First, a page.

Published on: 04/09/2013
In Uganda some water committees are allowing users to borrow surplus money in the form of low-interest loans. Could this twist on a traditional loans scheme encourage users to pay their water fees?
According to the Uganda Water Supply Atlas, fewer than seven out of every ten water point committees is fully functional, and in some areas the numbers fall as low as one in four. Can these voluntary groups that form a cornerstone of community-based management for pumps and taps be supported to work more effectively?
Running a committee without payment can be a thankless task, and the spirit of volunteerism can wear thin when it takes committee members away from their crops and families and community members refuse to pay their fees.
Some communities are making use of traditional forms of saving to motivate people to pay their water user fees. In northern Uganda, they call this bol lcap, where people save small sums of money and – in the most traditional forms - share any surplus amongst the savers at the end of each year.
These savings and loans schemes have been adapted to encourage families to pay their water fees because users see a benefit. Committees reserve 60% of the savings to cover
operation and maintenance costs and make the rest available for loans to those who have paid their monthly fees. Loans are repaid at 10% interest.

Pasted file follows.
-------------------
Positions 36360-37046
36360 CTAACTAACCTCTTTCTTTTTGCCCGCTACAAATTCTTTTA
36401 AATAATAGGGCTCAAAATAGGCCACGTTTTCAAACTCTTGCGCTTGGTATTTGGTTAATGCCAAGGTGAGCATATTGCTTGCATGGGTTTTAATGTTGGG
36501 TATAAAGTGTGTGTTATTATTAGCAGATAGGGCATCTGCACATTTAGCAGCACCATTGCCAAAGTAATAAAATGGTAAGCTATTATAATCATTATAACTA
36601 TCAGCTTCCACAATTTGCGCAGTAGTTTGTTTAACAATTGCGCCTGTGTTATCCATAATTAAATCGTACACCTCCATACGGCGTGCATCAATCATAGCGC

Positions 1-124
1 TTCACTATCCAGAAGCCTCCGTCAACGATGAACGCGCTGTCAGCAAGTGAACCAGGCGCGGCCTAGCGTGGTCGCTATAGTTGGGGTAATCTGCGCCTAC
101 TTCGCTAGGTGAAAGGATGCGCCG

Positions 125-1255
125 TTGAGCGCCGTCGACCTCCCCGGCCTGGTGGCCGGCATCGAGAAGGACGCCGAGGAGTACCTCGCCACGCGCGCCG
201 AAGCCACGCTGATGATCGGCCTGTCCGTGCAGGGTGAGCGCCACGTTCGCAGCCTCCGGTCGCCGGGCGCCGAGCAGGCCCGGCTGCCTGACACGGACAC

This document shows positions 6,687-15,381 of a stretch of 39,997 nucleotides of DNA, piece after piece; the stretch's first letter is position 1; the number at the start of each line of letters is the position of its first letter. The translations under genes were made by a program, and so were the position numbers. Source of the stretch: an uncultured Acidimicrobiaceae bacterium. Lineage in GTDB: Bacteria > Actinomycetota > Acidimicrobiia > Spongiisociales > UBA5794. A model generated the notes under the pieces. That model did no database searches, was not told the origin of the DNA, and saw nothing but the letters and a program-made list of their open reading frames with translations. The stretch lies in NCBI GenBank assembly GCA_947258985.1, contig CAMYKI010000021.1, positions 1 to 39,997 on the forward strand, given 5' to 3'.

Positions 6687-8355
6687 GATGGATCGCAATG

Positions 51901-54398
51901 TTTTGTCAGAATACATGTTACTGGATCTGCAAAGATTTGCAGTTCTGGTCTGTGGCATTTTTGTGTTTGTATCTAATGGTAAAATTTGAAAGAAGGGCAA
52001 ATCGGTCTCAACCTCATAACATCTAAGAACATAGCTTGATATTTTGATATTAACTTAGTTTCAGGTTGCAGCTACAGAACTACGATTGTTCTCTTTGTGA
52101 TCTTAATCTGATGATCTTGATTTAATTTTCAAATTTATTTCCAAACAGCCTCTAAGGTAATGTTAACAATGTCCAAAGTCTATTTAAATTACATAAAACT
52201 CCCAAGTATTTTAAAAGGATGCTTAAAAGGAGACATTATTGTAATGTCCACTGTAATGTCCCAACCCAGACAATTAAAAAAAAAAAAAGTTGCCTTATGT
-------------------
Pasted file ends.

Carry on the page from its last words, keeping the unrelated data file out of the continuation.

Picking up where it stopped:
The health assistant for Lira Sub-county, Milly Akullu, says: "Bol lcap means getting a little money from your pocket for savings. In this case they don’t distribute the money at the end of the month or year as with other community savings. They pool these funds with the aim of maintaining the water source and for the well-being of the community. Some people borrow to pay school fees for their children, others for a small business, others for agriculture. Or they borrow to pay medical bills. At the end of the stipulated time they pay it back with a small interest.”
The Assistant Chief Administrative Officer for Lira District, Richard Ogwang, says that these community loans increase transparency because they are held locally and trusted. “There is not a lot of faith in the banking sector and the bank charges are very high. The community believes more in these people than they do in the banks because they can access the money whenever they want. If you have sound financial management with a faithful treasurer and chairman then the committee will be cohesive. If there is a problem with financial management, the committee is likely to disintegrate.”
He would like to see every water source committee have an active and working account, so that everyone has a stake in the money being looked after. He suggested that the district or an NGO should provide micro-safes in which the treasurer can keep the money.
Triple-S is helping the loans scheme spread to other districts. In Kabarole District, where 80% of the people are farmers, money is also being borrowed for agriculture, school fees and household-level income generation.
The idea is also being adopted by the Hand Pump Mechanics Associations, whose members need a second skill to sustain them when they are not maintaining pumps and wells. The chairman of the Lira Hand Pump Mechanics Association, Daniel Okot, says that they plan to lend some of the association’s money to members to develop their businesses. The interest that is repaid will enable the association to develop a spare parts store.